As Kellyanne Conway sleepwalks her way through a series of increasingly embarrassing interviews, it’s been hard not to feel sorry for her. It was difficult not to feel bad for her when “Saturday Night Live” depicted her as a craven hack driven to “Fatal Attraction”-style debasement by a desire to appear on the news. When the cast of “Morning Joe” pointed out that Ms. Conway’s recent appearances on news shows proved her a useless source of information, when they sneered at Ms. Conway’s apparent White House ostracization, it was difficult to not feel stirrings of sympathy.
But I can’t feel sorry for Kellyanne Conway. Not anymore.
Not long ago, Ms. Conway felt like a vital part of a system that needed smart people on both sides to make it work. As a pollster who studied the electoral behavior of women, she served as a bridge between the right wing and a demographic that often seemed to perplex them.
The first time I saw Ms. Conway speak was at a New Yorker Festival panel in 2012. I was new to New York City. I was new to writing about politics. I was new to writing, period. On a panel about women voters, Ms. Conway spoke with a pragmatism that stood in opposition to contemporary TV personalities like Elisabeth Hasselbeck, whose brand of delicate pouting defined the conservative zeitgeist. Ms. Conway didn’t appeal to her audience’s sympathy. She had facts.
I liked watching her speak then. I watched her the way a person might stand at the kitchen window and watch a raccoon abscond with the first tomato of spring. I didn’t agree with what she was doing, but I admired her chutzpah.
Once she took the reins of Donald Trump’s campaign, though, she went from smooth to slippery. She’d hammer Hillary Clinton for talking too much about gender and duck behind her femininity in the face of legitimate criticism. If she succeeded, it was because she was Kellyanne. If she failed, it was because she was a woman.
In the months leading up to the election, Ms. Conway generously lent her womanhood as a smokescreen to the Trump campaign. She tried to insert a watered-down version of feminism into the candidate’s platform, despite the fact that no mainstream feminist-leaning organizations supported him. When her boss was caught on tape bragging about sexually assaulting women, Kellyanne Conway “as a woman”-ed her way out of it. Confronted about Mr. Trump’s chauvinism, she snapped back that women who were in poverty were not served during the Obama years, as though that somehow undid her boss’s history. I gasped so frequently when she spoke that after each interview was over, I’d feel faint, like I’d spent the last several hours blowing up balloons.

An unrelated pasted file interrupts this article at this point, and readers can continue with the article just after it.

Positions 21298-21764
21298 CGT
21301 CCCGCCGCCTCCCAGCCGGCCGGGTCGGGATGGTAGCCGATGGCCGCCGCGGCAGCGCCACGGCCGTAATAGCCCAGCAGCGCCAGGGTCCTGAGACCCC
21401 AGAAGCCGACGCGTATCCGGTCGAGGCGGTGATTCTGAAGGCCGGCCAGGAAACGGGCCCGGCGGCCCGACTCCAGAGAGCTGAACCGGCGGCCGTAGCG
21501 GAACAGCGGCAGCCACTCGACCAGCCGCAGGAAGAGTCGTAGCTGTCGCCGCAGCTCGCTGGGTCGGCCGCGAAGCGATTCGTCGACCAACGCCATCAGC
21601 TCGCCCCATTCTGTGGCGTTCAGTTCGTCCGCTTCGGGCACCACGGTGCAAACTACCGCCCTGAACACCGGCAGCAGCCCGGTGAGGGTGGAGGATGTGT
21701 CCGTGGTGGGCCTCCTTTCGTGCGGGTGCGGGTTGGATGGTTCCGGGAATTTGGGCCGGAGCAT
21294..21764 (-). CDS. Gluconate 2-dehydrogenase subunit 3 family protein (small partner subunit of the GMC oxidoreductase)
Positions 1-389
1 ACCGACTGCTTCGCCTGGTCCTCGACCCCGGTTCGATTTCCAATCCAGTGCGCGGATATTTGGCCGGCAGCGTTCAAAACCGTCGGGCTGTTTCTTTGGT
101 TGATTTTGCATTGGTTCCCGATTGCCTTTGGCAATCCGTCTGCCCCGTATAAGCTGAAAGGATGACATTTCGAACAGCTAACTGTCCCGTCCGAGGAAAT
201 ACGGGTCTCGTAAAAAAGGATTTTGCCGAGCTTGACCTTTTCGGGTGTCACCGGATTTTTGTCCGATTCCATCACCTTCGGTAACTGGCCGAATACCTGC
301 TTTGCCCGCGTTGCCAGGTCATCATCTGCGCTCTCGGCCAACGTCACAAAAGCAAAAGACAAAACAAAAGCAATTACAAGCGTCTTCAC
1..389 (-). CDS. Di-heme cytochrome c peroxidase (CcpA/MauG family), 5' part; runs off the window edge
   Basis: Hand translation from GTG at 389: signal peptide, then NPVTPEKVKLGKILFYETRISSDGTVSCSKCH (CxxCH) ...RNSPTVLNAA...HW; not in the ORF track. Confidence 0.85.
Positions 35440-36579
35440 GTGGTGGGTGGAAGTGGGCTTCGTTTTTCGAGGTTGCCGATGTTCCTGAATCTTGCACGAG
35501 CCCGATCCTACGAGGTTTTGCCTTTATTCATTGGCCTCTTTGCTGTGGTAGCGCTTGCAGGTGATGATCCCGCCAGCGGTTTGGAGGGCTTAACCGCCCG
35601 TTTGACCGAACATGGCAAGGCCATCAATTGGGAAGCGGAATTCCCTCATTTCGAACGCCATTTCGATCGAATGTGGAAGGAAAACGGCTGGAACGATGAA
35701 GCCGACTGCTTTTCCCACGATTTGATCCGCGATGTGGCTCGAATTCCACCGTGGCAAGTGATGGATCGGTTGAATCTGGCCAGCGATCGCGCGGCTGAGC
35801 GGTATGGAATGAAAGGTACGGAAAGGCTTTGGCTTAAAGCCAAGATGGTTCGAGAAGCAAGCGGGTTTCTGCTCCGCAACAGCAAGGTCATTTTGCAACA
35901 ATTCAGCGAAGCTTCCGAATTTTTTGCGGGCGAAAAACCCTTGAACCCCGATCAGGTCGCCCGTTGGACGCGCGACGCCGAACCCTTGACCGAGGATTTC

When Ms. Conway breached federal ethics laws by hawking Ivanka Trump’s “stuff” in the press briefing room, she got off with no immediate penalty besides being “counseled on the subject.” She told Fox News that the president supported her, that she was lucky to have a nice boss like Donald Trump and that every woman in America should hope to have a boss like him. She made it sound as though declining to punish a woman for ethics violations was somehow feminist, and as though all that matters to women is how their bosses treat them personally, not how their bosses impact the lives of other women.
If I wasn’t too exhausted to feel insulted, I’d have felt insulted.
As Kellyanne’s once-forceful cable news denials have disintegrated into whimpers, I can’t say I feel anything for her at all. I don’t mind when people point out how tired she looks. I simply cannot dredge up any sympathy for a person who has acknowledged the structural problems most women face only when she is personally facing them, or used them as derailing tactics when she’s losing an argument. I can’t mourn the downfall of a fair-weather feminist, a woman who has used her power to hurt other women.
Ms. Conway made her bed. And now it’s time for her to get some sleep.
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Erin Gloria Ryan (@morninggloria) is a senior editor at The Daily Beast and the host of Café.com’s Girl Friday podcast.